So, instead of just making the profit of a new graphics order, I also made profit on marking up the merchandise and earned a commission for selling the printer's services, too.

Do you have ANY idea how much markup one can make on over 5 thousand t-shirts? Not to mention the sweatsuits, shorts, golf shirts, etc? *g*

I was glad I didn't just go in offering to do the graphics alone. At the time of the presentation, I really had NO idea of the vast size that the order would be.

It was one of my best... and one of my last offline events. I found the Internet shortly after. I've more than doubled my income online and have set up two successful internet businesses that employ multiple people. And - moved half way across the country. *g*

I do it by not only knowing my field of expertise inside out, but also by knowing my competition inside. You can't be "better" if you don't know what you're up against. : )

It is entirely possible to take little or nothing and turn it into a fantastic income... as long as you know your field and you have the persistance and belief in yourself to carry you through.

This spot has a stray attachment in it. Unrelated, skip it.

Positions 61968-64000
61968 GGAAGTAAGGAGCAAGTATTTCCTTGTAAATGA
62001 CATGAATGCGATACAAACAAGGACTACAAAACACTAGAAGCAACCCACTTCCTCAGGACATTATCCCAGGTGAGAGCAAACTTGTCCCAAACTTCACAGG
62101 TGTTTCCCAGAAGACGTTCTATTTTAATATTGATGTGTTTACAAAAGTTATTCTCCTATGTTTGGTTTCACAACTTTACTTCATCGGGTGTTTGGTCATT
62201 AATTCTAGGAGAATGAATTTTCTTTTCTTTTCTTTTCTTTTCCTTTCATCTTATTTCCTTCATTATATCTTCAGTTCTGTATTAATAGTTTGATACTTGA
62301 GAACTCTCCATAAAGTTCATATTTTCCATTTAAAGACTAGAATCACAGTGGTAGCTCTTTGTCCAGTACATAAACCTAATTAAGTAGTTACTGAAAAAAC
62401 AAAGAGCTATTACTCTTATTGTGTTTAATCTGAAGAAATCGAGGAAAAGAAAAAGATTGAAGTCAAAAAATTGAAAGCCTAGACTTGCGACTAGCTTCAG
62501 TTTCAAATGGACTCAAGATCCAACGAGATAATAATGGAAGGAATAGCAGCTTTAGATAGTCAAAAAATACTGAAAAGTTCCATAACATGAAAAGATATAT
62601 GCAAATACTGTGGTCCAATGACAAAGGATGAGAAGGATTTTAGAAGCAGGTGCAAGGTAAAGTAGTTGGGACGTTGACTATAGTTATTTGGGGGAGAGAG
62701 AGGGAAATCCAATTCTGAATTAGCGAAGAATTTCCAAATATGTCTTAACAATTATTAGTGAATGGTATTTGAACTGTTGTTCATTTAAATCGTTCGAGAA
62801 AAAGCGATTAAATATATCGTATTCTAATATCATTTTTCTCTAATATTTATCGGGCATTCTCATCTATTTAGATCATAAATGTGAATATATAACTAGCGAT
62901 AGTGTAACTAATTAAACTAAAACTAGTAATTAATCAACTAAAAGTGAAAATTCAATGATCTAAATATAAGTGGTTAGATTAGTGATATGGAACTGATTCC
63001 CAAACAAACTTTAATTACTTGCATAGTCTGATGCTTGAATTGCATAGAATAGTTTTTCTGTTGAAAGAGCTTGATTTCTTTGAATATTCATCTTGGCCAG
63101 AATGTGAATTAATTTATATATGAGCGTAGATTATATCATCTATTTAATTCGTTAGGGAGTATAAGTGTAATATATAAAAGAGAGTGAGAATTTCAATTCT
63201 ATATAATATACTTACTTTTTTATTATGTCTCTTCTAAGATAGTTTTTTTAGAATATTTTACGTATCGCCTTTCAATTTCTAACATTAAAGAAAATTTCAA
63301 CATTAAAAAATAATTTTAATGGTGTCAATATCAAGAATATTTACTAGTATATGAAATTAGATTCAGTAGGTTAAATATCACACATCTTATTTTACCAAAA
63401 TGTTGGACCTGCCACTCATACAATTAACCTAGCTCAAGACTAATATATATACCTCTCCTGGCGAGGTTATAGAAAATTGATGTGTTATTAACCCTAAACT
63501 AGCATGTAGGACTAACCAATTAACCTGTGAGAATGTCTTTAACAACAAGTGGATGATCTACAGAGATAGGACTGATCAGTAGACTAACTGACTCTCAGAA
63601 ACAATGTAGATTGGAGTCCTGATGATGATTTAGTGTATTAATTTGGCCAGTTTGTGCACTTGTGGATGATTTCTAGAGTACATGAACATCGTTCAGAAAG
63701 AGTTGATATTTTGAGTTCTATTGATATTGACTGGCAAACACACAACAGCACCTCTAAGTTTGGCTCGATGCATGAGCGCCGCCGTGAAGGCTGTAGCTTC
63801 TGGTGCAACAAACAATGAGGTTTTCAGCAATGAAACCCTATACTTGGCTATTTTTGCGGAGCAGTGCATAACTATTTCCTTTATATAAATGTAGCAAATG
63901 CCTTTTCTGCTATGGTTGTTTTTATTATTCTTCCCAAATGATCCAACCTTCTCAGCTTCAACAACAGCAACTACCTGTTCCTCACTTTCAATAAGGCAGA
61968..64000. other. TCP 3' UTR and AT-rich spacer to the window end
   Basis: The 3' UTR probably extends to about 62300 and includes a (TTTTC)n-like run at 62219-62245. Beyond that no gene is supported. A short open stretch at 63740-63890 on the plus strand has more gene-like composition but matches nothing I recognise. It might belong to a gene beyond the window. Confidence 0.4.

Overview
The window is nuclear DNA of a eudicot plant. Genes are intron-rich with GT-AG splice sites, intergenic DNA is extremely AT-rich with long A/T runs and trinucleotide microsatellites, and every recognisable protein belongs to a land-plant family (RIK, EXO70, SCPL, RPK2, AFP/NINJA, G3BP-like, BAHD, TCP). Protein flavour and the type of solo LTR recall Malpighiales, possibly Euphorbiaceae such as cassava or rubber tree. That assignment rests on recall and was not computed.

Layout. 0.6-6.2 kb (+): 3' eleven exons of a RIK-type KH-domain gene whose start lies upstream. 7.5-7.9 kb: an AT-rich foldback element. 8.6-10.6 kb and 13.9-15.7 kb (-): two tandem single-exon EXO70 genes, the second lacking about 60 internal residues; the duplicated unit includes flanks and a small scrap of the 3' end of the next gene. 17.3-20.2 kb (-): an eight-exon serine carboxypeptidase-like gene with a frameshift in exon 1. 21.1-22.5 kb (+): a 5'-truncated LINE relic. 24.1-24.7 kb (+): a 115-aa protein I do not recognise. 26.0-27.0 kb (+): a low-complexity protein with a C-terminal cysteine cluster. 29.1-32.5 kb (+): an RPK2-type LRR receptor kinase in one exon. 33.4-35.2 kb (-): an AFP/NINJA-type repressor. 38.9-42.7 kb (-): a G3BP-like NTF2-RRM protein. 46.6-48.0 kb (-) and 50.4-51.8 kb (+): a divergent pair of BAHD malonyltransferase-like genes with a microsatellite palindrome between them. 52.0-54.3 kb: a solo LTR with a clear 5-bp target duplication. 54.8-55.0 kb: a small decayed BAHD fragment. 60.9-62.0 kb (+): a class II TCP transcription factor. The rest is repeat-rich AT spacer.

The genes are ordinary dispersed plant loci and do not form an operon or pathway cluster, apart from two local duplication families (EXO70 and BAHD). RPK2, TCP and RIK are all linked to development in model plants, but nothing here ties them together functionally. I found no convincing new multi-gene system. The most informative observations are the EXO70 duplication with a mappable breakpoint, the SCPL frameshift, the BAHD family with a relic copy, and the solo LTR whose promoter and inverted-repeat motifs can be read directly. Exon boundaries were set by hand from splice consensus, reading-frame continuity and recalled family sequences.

Important points for anyone looking to get ahead:

1) As Dien says - You don't have to have employees to have others working for you too -- outsourcing is another way to have others working for you, use their services! (like I did with the printer)

2) The power of being able to sell something before you have to pay for it. (as I did by asking Hanes to invoice me for the shirts and asking the printer to verify my credibility because I had no order history.)

3) Contacts. Not just who "you" know.. but who
your contacts know. The next door neighbor or the bank teller just might know the person, or wife of the person that is going to decide who gets that big contract in your field. (just as my daughter's friend's mom had a contact for me)

and above all..

Know your field. Prove your worth. Believe and you will achieve.

Just my two cents...

Linda Caroll

Your image is my business

 

Copyright 2000 Linda Caroll and Seeds of Wisdom Publishing, All Rights Reserved